The Palestinian Authority is in no position to lead a popular struggle, argues Jonathan Cook
Perhaps a new struggle for civil rights is needed
Desperate lobbying among members of the United Nations Security Council averted the embarrassment of Washington being forced to veto a Palestinian resolution to end the occupation.
The Palestinians’ failure to get the necessary votes saved the White House’s blushes but there was a cost nonetheless: the claim that the US can oversee a peace process that will end in a Palestinian state is no longer credible.
Looming is the post-peace process era. Its advent may have been marked by Palestinian leader Mahmoud Abbas’s decision, immediately after the Security Council vote, to join the International Criminal Court (ICC) in The Hague.
Israel is furiously opposed to the move, justifiably fearful that its politicians, military commanders and settler-leaders may be put on trial for war crimes. But the Palestinians have long been apprehensive about such a move as well. Mr Abbas has spent years postponing the decision. This is not chiefly, as Israelis statements imply, because he was worried that he might be liable to war crimes charges. Instead, Mr Abbas wanted to avoid the severe retaliation he knew would come.
Sure enough, Israeli prime minister Benjamin Netanyahu has halted the transfer of tax revenues that Israel collects on the Palestinians’ behalf. Israel is also preparing to lobby the US Congress to enforce legislation that would halt aid to the Palestinian Authority in the event of any ICC action against Israelis. But the biggest problem of all, as Mr Abbas well knows, is that any decision to pursue war crimes trials against Israel will threaten the PA’s very existence.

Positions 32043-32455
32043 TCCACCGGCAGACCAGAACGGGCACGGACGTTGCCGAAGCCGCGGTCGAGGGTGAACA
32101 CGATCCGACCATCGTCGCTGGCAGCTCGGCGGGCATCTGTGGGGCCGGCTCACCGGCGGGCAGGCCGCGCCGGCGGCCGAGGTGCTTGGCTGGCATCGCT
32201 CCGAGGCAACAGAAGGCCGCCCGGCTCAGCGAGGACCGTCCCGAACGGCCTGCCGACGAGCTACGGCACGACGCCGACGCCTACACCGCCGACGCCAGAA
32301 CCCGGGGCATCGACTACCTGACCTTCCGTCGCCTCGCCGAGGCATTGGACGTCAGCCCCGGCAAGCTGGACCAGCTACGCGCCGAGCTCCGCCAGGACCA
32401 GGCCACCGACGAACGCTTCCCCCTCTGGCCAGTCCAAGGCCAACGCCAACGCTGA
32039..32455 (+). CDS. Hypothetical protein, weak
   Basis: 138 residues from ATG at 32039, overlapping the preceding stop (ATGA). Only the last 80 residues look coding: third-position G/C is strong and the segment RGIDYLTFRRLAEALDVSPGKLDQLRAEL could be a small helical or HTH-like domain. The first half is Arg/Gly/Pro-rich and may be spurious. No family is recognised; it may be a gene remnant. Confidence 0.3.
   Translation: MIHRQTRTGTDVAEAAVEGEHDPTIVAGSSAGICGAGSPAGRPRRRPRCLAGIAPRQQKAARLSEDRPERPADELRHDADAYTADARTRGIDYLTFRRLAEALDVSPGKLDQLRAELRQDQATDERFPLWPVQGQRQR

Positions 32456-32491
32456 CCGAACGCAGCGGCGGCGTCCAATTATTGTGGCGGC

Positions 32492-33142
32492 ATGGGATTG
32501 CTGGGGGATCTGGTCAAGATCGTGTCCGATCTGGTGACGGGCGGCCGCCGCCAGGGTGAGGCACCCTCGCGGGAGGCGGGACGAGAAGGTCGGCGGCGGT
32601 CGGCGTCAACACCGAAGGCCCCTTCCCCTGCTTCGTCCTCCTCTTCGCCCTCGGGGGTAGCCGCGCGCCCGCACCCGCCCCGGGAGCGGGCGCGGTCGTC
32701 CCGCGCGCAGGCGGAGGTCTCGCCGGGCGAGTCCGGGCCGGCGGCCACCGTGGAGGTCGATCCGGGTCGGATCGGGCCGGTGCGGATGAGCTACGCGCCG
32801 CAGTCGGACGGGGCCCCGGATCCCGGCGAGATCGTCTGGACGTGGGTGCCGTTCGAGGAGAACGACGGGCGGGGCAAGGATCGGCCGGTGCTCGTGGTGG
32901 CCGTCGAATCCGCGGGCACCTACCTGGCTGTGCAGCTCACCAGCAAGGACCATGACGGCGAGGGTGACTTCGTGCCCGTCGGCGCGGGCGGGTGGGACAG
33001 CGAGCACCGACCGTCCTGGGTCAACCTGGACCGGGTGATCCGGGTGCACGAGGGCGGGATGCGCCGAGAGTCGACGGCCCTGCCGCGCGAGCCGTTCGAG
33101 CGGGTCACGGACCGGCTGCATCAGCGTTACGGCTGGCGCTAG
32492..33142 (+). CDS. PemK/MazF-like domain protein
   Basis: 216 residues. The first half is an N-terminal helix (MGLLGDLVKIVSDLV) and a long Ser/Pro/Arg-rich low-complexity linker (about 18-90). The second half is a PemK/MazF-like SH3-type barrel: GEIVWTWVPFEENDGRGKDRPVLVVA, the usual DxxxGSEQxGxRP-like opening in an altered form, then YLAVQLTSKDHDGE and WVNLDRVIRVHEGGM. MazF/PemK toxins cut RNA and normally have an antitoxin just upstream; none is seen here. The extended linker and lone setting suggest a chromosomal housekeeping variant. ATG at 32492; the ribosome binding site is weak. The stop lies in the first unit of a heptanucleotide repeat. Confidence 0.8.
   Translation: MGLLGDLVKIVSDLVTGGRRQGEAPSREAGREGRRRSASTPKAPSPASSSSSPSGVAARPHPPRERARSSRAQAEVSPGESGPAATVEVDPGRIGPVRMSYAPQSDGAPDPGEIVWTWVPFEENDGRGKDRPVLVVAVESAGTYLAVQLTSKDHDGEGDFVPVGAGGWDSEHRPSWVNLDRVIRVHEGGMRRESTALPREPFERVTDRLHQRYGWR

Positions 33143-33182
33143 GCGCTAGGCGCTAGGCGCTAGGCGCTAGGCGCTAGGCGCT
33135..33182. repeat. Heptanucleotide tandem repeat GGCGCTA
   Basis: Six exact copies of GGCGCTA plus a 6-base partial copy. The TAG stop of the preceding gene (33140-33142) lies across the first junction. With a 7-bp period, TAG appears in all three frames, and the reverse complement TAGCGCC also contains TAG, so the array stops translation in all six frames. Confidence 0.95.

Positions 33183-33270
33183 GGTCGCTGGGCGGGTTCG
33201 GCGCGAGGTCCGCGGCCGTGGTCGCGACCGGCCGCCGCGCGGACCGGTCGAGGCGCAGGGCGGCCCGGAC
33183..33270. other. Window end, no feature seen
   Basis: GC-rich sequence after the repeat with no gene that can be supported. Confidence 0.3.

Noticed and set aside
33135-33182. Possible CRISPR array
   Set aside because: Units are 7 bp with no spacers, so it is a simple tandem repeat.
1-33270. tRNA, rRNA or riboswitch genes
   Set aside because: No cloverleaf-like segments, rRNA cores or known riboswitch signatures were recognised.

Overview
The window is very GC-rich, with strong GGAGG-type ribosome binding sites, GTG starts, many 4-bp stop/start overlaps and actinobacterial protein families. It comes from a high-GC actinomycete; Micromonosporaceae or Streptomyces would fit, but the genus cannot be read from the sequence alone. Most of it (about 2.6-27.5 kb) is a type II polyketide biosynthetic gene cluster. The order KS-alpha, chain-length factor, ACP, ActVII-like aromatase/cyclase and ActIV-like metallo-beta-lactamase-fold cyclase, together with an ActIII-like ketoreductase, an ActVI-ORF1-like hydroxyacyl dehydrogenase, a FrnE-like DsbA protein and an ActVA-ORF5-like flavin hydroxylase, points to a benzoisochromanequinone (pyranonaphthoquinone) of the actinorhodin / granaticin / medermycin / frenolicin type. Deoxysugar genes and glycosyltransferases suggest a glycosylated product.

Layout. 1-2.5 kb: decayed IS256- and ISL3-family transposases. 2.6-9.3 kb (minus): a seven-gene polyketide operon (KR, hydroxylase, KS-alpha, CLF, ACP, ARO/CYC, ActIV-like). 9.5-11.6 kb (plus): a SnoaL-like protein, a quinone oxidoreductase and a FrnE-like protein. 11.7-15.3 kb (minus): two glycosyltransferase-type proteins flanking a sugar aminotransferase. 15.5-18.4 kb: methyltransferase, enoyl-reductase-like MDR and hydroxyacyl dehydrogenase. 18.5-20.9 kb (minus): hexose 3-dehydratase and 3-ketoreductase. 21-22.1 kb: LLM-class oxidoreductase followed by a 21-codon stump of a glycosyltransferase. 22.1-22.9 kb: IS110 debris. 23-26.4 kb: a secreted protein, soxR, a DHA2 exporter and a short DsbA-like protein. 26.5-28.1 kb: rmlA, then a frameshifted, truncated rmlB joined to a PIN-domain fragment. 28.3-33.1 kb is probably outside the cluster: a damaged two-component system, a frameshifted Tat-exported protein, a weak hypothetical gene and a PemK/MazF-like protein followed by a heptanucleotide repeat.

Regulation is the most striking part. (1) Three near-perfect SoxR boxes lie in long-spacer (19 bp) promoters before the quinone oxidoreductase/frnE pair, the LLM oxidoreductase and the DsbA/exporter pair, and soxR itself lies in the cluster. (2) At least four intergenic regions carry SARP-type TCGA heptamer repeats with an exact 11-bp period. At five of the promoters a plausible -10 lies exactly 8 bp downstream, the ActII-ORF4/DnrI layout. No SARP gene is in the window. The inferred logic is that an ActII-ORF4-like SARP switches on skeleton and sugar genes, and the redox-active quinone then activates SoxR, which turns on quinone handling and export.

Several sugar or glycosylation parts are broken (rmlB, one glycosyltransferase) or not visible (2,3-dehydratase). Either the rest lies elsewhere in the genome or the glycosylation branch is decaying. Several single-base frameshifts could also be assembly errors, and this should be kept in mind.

The PA was the offspring of the 20-year-old Oslo Accords, which invested it with two functions. It was supposed to maintain stability in the parts of the occupied territories that it governed while serving as Israel’s interlocutor for the five years of negotiations that were supposed to lead towards Palestinian statehood.
It has excelled in both roles. Under Mr Abbas, the PA has been doggedly faithful to the idea of the peace process, despite Mr Netanyahu spurning meaningful talks at every turn. The PA’s security forces – in coordination with those of Israel – have kept the West Bank remarkably quiet even as Israel expanded and accelerated its settlement programme.
But as Israel’s foreign minister Avigdor Lieberman argued on Sunday, the Palestinians’ move to The Hague court is further proof that the Oslo Accords have expired.
And without a peace process, or any Israeli commitment to Palestinian statehood, why should the PA continue to cooperate on security matters with Israel?
If the Accords are officially dead, the impression can only grow that the PA is nothing more than Israel’s security contractor, assisting in the oppression of its own people. Until now, that reality had been partially obscured by Mr Abbas’ image as the Palestinian peacemaker.
But if the process is indeed over, the contradictions in the PA’s role will be on display. Right now, Palestinian security forces are committed to coordinating with the very people the PA is intending to indict as war criminals. And by maintaining calm in the West Bank, the PA is furthering the building of the very settlements that the Rome Statute defines as a war crime.
Mr Abbas is in a bind. If he goes on the offensive, why would Israel allow the PA to continue functioning? But if his security forces continue to collaborate with Israel, how can he retain credibility with his people?
This leaves the Palestinian leader with only two credible strategic options – aside from dissolving the PA himself. First, to adopt a sophisticated kind of armed resistance, though the PA specifically rejected this in the past and is poorly equipped for it. The other is to accept that Palestinian statehood is a lost cause and there is a need to adopt a new kind of struggle, one for equal civil rights in a single state. But the PA’s rationale and bureaucratic structure preclude that. It is in no position to lead a popular struggle.
Jonathan Cook is an independent journalist based in Nazareth